The economic incentive arbitrators receive is also a major source of concern. “Given the one-sided nature of the system, where only investors can sue and only states are sued, a pro-business outlook could be interpreted as a strategic choice for an ambitious investment lawyer keen to make a lucrative living,” reads the Corporate Europe Observatory's report. Indeed, the presiding arbitrator in the 2011 case between Chevron v. Ecuador received US $939,000, according to the report.

Together with several other countries, the state of Ecuador is promoting initiatives to curb the power private companies hold over states under the current scheme. Among others, this includes a parallel entity made up of countries in the Global South to provide their own arbitration in such disputes.

“It's time to demand accountability to this industry and the people who are profiting from sovereign states,” said Escobar. “Without these anti-democratic entities the...World Bank wont be able to keep attacking emerging economies. We must dismantle (investment-state dispute settlements)...so that democracy and sovereignty will finally be implemented.”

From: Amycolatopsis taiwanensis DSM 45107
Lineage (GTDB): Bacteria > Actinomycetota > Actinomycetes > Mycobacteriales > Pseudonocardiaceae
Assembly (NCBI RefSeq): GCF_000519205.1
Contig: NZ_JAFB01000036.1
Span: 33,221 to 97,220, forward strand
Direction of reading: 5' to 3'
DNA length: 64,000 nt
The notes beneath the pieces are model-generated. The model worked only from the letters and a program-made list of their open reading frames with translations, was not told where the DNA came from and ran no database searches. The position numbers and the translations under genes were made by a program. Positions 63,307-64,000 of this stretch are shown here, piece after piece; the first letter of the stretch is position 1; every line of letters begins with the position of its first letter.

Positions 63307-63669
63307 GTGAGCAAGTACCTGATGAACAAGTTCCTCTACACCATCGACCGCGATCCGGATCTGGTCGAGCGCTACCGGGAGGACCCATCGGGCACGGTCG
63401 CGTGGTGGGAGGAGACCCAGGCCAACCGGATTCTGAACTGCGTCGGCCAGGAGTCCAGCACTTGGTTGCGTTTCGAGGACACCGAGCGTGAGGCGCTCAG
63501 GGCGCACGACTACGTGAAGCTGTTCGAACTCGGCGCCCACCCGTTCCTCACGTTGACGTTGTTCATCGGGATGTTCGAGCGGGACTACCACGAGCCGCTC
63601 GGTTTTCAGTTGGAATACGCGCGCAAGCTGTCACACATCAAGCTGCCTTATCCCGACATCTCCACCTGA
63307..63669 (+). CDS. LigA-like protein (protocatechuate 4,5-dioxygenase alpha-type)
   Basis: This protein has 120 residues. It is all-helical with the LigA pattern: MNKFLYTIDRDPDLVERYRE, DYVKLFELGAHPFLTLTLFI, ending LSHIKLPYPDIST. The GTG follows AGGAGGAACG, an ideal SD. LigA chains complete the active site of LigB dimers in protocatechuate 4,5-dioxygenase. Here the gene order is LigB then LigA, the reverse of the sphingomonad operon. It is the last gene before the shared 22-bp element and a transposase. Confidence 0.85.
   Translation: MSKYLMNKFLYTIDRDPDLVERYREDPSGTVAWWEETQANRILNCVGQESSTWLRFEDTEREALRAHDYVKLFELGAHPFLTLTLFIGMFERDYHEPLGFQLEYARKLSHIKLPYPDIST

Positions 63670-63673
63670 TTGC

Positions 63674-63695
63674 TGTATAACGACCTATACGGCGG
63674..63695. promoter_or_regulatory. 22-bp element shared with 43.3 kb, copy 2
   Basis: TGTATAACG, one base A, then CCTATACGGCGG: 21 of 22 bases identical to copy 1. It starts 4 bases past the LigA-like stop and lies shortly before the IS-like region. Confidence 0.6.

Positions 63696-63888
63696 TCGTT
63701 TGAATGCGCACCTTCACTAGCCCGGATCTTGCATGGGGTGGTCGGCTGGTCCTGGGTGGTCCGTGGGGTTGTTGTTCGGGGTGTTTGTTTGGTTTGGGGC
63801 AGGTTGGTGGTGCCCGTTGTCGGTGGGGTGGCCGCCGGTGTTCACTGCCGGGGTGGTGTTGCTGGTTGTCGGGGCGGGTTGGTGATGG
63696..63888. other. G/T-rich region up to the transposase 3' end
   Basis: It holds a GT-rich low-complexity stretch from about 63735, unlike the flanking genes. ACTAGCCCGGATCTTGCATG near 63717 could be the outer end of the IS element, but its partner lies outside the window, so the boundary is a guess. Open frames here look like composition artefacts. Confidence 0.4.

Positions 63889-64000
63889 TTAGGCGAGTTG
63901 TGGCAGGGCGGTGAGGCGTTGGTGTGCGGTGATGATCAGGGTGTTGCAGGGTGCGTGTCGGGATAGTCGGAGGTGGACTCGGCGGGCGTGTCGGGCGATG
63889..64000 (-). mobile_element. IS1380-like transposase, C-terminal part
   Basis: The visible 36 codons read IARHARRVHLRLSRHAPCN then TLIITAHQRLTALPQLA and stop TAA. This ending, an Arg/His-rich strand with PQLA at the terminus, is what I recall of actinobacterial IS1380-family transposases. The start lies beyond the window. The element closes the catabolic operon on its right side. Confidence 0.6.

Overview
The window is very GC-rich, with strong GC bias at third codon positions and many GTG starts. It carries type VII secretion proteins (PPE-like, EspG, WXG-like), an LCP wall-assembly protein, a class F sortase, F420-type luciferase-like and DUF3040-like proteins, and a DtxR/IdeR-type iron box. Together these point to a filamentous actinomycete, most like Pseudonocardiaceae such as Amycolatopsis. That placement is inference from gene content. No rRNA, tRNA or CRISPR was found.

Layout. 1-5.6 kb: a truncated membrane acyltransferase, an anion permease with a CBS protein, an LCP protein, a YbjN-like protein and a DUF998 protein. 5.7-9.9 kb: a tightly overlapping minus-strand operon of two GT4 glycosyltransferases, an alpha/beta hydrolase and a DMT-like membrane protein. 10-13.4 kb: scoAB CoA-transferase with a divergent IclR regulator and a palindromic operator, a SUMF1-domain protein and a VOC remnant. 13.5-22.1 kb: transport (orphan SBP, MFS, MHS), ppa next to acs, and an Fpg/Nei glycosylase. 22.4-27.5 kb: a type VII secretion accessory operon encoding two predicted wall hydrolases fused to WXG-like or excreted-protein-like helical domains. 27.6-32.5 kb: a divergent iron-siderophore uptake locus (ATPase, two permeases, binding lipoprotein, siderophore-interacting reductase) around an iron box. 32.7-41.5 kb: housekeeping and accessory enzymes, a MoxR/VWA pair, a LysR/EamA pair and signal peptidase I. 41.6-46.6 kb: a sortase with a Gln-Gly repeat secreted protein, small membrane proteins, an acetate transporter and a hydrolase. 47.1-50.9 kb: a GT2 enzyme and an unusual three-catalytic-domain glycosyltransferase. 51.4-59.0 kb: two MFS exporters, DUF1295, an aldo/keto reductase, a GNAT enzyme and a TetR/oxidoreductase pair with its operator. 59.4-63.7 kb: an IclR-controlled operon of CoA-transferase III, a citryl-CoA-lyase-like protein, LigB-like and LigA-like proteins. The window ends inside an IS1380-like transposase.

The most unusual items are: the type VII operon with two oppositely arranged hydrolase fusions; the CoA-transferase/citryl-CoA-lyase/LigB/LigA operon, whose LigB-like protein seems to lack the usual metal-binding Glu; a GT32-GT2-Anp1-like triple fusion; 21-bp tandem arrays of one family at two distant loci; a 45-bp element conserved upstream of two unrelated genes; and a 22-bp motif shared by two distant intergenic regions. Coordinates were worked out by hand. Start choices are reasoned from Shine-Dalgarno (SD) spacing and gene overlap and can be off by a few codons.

Historical Gathering - Eagle & Condor Prophecy Comes Alive in DC

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History was made. The Inca prophecies say that when the Eagle of the North and the Condor of the South fly together, the earth will awaken. The Eagles of the North cannot be free without the Condors of the South. On April 21st, the peoples of the North and South stood together in support of Ecuador's struggle against Chevron.

 

 

A massive and historic gathering, numbering in the thousands, was held outside the World Bank in Washington, DC A new era has emerged in the relationship between the peoples of the North and the South.

 

Global #AntiChevron Day

 


When: May 21st, 2015 at 3PM
Where: RBC 315 Front Street, Toronto


More details on the Event Page found Here.